BC Liberals

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After the Campbell Liberals were  elected in 2001, influences of special business interests grew rapidly. Under Christina Clark’s leadership, non-renewable resource companies wield great political power and they use it to minimize regulations and taxation and maximize subsidies.

In fiscal year 2016, mining companies and gas producers contribute a small fraction of the provincial budget. The current year’s gas rights sales and royalties are bringing in about ⅓ of 1% of the province’s cash income and, despite the government’s 2013 pre-election promises of fabulous gas wealth, there is little improvement in budget estimates to 2019. In 2001, the contribution was over 5%.

Petroleum, metal and mineral companies now pay less in resource rents than government spends regulating them, so it is fair to say that, through political contributions, the BC Liberal Party profits more from resources than do the province’s taxpayers. The largest source of BC’s natural resource revenue is now water rental and most of that is paid to generate hydro electricity and is charged back to us in utility bills.

This graph shows that while income, sales and provincial property taxation nearly doubled under the Liberals, natural resource revenues declined by half:

Some people assume the difference can be explained by production volumes and prices but that is incorrect. Below is a 15-year look at natural gas royalties and production volumes. Buried in earlier In-Sights articles are comparisons of metal and mineral production levels that show similar trends:

 

The situation is even worse than shown above because, when producers spend money on drilling or road building, they gain rebates to be applied against future royalty payments. Those outstanding credits are not recorded by government and the liability increased about $800 million in Clark’s first four years. In other words, the apparent royalty revenue is actually half of what is shown. (The current year change in accrued credits owed producers will not be revealed until the Auditor General reports in mid-summer.)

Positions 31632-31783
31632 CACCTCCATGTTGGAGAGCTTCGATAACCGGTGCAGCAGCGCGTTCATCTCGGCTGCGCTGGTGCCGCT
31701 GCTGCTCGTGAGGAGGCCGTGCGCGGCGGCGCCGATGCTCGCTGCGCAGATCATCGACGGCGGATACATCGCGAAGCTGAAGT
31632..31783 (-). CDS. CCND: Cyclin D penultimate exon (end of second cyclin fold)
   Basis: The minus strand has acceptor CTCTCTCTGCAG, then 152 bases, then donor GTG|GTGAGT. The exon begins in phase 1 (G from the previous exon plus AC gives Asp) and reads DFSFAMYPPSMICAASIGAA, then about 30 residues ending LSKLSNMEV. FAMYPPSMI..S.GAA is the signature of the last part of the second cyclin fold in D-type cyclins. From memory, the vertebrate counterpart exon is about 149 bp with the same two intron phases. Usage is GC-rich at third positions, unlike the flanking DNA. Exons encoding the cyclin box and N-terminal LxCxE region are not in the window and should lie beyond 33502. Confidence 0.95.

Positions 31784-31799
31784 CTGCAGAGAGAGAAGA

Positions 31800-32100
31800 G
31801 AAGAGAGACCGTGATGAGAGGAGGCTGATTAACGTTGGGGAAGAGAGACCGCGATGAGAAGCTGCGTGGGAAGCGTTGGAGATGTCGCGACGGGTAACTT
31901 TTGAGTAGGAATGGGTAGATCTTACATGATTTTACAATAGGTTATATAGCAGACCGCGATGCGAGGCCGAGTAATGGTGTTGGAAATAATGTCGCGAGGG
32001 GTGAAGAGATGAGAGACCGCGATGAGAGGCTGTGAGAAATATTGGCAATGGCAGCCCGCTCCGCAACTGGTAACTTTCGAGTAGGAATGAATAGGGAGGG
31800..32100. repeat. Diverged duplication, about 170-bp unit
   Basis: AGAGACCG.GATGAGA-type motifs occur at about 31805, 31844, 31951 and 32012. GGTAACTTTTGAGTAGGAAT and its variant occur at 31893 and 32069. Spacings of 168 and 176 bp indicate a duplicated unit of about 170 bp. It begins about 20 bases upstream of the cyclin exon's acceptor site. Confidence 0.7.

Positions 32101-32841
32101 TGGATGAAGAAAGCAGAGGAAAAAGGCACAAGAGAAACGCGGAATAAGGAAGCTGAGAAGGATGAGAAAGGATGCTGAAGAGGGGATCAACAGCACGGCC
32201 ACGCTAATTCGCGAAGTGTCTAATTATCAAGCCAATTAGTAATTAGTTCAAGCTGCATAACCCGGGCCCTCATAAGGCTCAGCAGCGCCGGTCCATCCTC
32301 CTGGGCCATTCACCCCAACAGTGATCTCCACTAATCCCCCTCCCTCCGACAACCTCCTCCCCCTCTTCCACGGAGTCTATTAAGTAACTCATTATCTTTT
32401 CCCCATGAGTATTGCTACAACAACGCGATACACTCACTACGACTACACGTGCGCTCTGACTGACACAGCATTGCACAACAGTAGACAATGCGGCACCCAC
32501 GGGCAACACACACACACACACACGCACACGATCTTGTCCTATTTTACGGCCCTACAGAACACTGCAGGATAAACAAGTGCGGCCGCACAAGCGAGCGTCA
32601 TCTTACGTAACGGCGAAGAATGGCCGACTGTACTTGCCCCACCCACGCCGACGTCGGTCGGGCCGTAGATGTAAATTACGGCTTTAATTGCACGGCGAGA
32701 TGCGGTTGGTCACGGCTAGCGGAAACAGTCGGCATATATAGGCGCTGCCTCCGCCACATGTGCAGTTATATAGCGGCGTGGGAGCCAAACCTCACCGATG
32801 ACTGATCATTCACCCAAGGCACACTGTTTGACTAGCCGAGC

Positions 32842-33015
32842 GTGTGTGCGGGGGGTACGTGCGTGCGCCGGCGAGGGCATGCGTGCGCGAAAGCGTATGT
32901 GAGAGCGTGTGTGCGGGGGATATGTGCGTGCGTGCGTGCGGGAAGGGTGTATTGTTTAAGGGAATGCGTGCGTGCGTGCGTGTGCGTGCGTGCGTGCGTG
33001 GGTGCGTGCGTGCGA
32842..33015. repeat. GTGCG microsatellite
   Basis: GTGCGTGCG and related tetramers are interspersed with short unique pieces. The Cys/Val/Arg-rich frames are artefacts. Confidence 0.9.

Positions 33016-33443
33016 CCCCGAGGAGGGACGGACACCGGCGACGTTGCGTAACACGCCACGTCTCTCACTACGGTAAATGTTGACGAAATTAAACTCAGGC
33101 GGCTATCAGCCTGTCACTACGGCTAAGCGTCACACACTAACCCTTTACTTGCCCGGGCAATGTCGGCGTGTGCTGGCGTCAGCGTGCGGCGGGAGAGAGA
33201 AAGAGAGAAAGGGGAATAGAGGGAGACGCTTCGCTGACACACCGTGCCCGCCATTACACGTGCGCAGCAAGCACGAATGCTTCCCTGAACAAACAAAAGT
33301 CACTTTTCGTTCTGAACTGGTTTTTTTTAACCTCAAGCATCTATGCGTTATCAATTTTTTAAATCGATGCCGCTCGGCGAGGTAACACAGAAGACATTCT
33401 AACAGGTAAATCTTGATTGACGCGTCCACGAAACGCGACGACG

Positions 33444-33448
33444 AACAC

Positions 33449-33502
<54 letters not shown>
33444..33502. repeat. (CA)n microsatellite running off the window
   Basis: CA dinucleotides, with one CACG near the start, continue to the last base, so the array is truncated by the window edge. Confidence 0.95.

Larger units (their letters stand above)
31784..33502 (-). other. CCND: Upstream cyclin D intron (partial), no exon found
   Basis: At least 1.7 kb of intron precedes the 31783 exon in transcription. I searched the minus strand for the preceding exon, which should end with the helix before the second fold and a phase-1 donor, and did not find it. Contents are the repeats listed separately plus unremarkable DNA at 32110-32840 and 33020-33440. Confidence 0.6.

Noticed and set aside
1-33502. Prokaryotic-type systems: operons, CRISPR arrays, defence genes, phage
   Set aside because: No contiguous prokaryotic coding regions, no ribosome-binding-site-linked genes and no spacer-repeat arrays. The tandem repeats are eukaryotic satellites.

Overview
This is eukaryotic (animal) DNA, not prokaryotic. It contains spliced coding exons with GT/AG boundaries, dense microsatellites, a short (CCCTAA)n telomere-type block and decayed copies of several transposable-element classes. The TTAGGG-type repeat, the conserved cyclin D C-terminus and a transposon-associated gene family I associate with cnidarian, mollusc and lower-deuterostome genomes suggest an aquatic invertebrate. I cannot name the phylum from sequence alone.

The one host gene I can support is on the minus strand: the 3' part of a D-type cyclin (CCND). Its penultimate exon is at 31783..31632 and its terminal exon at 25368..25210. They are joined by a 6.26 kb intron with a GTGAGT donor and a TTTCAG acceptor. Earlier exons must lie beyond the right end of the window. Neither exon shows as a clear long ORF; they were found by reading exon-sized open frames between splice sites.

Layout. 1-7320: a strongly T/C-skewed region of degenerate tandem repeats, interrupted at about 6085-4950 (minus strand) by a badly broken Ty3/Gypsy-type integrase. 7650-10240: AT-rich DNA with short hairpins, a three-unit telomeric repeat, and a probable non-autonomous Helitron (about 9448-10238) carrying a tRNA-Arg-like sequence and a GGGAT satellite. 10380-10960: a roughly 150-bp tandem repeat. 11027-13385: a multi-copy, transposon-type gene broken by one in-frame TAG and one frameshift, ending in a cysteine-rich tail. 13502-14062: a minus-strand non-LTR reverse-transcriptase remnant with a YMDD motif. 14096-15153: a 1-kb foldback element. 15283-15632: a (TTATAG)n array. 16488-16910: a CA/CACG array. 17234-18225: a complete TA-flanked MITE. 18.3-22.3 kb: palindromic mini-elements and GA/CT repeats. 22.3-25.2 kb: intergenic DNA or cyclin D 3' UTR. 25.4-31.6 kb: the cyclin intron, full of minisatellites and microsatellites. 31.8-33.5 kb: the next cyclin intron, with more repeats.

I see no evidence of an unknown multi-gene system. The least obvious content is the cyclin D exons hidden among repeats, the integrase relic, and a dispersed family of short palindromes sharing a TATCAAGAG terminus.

It is fairly clear the present government, particularly under Clark, prefers to reward the natural resource companies that have provided, according to Elections BC, contributions of more than $16 millions dollars to the BC Liberal Party.

14 replies »

  1. The BC Clean Energy Act of 2010 puts an enormous, unnecessary financial burden on BC Hydro, our publicly-owned (except for the parts sold to Accenture in 2003) electricity utility.

    From 2005 to 2009 the current BC Hydro CEO Jessica McDonald “held the most senior public service position in the (BC) provincial government as Deputy Minister to the Premier, Cabinet Secretary and Head of the BC Public Service, responsible for oversight of all aspects of government operations” (while the BC Clean Energy Act was being made, a red flag).

    https://ca.linkedin.com/in/jessicalmcdonald

    The below article from 2010 is about that 2003 BC Hydro/Accenture privatization deal, which, like Site C, a bunch of new IPP deals, and other major BC Hydro expenditures, was for some reason exempted from BCUC review (another red flag):

    http://thetyee.ca/Opinion/2010/06/21/HydroContract/

    Note how the BC Energy Minister of the time hadn't even read the Accenture privatization contract (another red flag).

    Note how the promised savings from the privatization deal apparently did not occur (another red flag).

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  2. The class action suit which was brought against the BC government and BC Hydro over the privatization deal of 2003 was stopped by the BC government by making the BC Hydro/Accenture deal exempt from common law.

    See the amendments to the Hydro and Power Authority Act: